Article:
Luckily, I didn’t have to explain since the bell rang for class. It took me about two hours to thaw. Mary made me drink hot tea after hot tea in the school cafeteria.

“Maybe you should wait until spring,” she told me.

I shook my head. “It’ll be too late. It’s now or never.”

That afternoon, however, I didn’t feel so encouraged. I took a book of matches, this time from Pete Luger Steakhouse, and headed straight to the bathroom. I lit so many matches that my sink became a bonfire. I leaned into that conflagration and felt my eyebrows singe. Jason Brenner would never love me. Someone that afternoon had stuffed chicken feathers in my locker. My boobs still hurt where that chiropractor squeezed.

If my mother hadn’t arrived early from work, who knows what might have happened.

“Hannah,” she called out. “Is that smoke?”

I quickly opened the windows and turned on the faucets. When I came into the kitchen, her nose was sniffing.

“Sorry,” I said. “Homework. Science experiment.”

“Next time, do your homework in the lab. I don’t want my home to smell like a chimney. Hannah, is that a pimple on your chin? I should call my dermatologist for you.”

No way would I ever see any of my mother’s doctors again. But she was right. I did have a pimple on my chin, which I promptly popped in my still smoky bathroom.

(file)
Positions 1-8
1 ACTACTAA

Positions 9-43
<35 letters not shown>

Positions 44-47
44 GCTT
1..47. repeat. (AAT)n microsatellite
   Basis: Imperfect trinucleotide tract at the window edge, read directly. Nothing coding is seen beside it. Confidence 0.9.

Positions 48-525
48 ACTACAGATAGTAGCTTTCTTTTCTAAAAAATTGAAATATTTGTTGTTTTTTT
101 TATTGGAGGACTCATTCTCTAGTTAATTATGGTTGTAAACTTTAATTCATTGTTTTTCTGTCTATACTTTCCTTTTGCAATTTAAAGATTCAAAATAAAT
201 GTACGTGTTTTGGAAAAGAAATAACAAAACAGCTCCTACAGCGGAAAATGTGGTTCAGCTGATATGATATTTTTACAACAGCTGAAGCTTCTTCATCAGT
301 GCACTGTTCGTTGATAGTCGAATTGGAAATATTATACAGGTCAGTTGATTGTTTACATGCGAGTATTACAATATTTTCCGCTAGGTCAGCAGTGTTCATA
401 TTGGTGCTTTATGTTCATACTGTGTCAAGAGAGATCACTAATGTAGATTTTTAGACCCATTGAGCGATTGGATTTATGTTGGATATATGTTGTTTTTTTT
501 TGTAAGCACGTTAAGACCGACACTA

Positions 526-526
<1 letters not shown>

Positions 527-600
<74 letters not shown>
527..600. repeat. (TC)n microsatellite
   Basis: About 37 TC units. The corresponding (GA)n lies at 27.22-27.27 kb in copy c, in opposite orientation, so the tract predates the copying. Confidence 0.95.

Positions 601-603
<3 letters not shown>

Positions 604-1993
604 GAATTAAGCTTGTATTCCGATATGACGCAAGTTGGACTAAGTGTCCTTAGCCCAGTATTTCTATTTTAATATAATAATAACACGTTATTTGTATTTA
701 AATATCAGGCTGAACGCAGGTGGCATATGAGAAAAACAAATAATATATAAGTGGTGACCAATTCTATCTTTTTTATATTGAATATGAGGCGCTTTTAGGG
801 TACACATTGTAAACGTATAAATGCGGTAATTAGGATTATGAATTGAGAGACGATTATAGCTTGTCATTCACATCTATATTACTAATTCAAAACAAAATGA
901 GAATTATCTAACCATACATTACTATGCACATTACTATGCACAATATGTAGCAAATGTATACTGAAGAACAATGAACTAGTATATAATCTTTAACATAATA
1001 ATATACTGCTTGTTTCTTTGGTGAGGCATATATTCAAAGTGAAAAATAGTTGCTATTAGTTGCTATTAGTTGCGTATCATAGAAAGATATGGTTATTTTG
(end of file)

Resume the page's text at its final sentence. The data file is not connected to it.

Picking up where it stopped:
The next morning, I was back again on the corner of 79th Street but better prepared this time with long underwear, four pairs of thick socks, an Icelandic sweater, earmuffs and gloves. But that wind still pushed and pulled and pulverized. This time I clung to a fire hydrant. To my surprise, that little doorman with the big hat saw me and directly walked to my spot.

“You again?” the doorman asked with that funny accent.

“I’m waiting for a friend,” I said.

“On this corner? You want to know what frostbite does to a person’s fingers?” He took off his left leather glove, and I saw that his hand was missing a pinkie. I gasped. “Lucky it was just one finger,” he added.

“Where did that happen?” I asked.

“A place that makes this street feel like Hawaii. You should be in school. What’s your name?” the doorman asked.


Maybe I shouldn’t have told him my real name. He could report me to the cops. But I’m glad I did because it changed everything.

“Hannah,” he said slowly. Something in his face softened. My name sounded different, with an exotic emphasis on the last syllable. The wind blew me so hard that I lost my grip on the fire hydrant and nearly collapsed into him. The doorman gripped me firmly by the arm.

“You’re coming inside. Lobby. Now.”

How could I wait in the lobby? There would be no more pretense of “accidentally” running into Jason. The doorman waved his hand with the missing finger. He was right. I didn’t want to lose any part of my body.

“I can only stay for a few minutes,” I said, following him past the awning and to the front door.

When he opened it for me, I could see that the lobby was lit with large golden lamps and there were big red sofas and upholstered chairs. It looked exactly like my building lobby except the floor was marble.

The doorman pointed to one of these chairs. “Sit,” he commanded.

If Jason showed up, I could lie and say I was waiting for someone else who lived in the building. Maybe an elderly aunt. The Lombardy was the type of building where elderly aunts lived.